From the section Europe
EU interior ministers have approved a controversial plan to relocate 120,000 migrants across the continent over the next two years.
It will see migrants moved from Italy, Greece and Hungary to other EU countries.
Romania, the Czech Republic, Slovakia and Hungary voted against accepting mandatory quotas.
After the vote, Slovakia's prime minister said he would not accept the new quotas.
Finland abstained from the vote. Poland, which had opposed the proposal, voted for it.
The BBC's Europe correspondent Chris Morris says it is highly unusual for an issue like this - which involves national sovereignty - to be decided by majority vote rather than unanimous decision.
The matter must now be ratified by EU leaders in Brussels on Wednesday.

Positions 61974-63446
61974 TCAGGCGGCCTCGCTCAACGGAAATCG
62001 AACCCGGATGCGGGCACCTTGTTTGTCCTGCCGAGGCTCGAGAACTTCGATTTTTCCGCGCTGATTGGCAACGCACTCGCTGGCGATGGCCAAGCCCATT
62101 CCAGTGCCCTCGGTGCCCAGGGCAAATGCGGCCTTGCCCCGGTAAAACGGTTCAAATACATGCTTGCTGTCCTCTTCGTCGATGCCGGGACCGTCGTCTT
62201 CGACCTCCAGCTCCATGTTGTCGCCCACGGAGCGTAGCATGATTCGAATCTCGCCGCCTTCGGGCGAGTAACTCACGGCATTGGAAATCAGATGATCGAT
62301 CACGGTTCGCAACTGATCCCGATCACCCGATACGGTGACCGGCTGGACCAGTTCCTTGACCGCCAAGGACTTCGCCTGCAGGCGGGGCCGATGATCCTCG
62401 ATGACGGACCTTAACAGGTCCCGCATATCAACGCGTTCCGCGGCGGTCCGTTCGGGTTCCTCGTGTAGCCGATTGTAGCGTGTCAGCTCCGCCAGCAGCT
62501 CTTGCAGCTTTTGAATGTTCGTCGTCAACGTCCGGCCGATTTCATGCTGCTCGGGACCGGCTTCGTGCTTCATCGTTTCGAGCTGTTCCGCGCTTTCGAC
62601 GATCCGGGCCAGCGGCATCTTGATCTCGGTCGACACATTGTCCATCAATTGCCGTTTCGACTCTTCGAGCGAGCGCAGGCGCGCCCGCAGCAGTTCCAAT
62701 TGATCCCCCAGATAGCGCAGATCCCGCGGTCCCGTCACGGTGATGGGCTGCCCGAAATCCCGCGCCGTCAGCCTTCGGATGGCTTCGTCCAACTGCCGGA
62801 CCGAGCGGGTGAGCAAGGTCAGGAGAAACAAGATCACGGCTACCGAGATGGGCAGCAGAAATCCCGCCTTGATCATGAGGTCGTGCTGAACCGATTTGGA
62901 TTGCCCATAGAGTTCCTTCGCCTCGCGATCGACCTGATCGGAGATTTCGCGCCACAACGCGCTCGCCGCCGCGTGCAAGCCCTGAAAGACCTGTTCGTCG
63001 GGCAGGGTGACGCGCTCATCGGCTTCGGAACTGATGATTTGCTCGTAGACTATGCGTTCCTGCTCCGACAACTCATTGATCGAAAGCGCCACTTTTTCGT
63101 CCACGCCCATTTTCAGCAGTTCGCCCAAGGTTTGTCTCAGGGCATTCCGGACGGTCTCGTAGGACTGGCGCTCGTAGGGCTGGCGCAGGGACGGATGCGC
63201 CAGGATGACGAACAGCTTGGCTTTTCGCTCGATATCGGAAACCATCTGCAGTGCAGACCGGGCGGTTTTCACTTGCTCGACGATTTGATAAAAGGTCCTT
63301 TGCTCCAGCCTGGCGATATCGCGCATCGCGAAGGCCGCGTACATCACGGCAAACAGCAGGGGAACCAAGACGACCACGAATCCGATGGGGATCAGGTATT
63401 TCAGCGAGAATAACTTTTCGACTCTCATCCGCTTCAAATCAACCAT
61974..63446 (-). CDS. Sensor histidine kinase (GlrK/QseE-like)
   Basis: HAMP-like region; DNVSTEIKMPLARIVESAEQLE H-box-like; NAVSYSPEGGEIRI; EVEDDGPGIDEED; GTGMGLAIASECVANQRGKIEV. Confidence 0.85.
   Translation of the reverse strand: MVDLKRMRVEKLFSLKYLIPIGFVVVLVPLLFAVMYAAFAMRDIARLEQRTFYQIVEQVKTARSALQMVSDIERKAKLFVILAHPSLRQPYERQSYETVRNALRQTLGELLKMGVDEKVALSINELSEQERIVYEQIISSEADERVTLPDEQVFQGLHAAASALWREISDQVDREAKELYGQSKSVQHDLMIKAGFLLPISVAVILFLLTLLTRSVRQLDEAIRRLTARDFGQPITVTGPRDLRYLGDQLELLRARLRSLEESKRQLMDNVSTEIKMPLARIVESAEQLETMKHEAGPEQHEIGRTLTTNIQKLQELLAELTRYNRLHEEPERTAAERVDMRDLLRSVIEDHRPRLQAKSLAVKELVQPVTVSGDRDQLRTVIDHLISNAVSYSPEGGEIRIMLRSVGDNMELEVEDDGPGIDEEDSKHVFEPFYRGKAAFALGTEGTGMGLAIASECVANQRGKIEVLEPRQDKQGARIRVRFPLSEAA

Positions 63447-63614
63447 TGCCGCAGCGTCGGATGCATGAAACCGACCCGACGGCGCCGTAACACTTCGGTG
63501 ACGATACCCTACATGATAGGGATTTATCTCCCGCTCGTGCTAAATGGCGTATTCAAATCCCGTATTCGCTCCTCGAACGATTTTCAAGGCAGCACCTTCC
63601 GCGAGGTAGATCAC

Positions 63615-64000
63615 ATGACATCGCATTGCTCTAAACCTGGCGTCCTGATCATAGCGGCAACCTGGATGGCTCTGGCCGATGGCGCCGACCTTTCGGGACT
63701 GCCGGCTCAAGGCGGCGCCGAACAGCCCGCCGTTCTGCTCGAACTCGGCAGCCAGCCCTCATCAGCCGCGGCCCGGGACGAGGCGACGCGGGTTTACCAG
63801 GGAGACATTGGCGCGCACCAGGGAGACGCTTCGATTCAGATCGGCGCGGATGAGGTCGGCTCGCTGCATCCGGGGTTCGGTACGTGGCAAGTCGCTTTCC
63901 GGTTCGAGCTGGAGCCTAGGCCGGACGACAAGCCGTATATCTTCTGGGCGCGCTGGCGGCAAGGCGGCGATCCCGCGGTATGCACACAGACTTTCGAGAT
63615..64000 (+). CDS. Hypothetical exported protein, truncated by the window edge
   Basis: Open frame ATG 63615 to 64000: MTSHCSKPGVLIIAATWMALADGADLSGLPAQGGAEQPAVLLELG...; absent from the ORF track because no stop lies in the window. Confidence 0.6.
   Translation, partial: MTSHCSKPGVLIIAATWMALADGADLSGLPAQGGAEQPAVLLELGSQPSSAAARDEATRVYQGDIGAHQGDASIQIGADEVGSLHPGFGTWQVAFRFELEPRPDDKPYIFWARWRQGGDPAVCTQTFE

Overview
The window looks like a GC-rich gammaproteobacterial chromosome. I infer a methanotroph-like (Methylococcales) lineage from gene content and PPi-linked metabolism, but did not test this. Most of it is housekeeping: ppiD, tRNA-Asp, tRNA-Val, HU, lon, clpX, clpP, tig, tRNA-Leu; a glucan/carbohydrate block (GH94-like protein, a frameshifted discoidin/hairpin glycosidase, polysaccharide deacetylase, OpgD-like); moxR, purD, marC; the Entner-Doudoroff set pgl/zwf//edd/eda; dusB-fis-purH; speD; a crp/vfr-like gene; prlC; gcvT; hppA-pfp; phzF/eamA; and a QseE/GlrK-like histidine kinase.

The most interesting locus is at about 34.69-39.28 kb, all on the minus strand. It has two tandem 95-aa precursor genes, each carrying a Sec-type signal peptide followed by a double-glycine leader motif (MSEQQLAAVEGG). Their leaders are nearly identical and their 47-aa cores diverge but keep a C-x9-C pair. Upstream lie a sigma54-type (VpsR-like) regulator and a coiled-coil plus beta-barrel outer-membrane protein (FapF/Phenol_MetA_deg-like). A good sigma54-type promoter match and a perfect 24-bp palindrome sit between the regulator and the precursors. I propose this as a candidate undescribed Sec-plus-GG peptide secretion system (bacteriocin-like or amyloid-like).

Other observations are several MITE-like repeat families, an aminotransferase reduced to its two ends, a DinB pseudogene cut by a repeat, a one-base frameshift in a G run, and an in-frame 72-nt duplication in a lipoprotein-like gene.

Who are the 120,000?
- All are migrants "in clear need of international protection" to be resettled from Italy, Greece, Hungary to other EU member states
- 15,600 from Italy, 50,400 from Greece, 54,000 from Hungary, though it is unclear how many are still in Hungary
- Initial screening of asylum applicants carried out in Greece, Hungary and Italy
- Syrians, Eritreans, Iraqis prioritised
- Financial penalty of 0.002% of GDP for those member countries refusing to accept relocated migrants
- Relocation to accepting countries depends on size of economy and population, average number of asylum applications
- Transfer of individual applicants within two months
Source: European Commission
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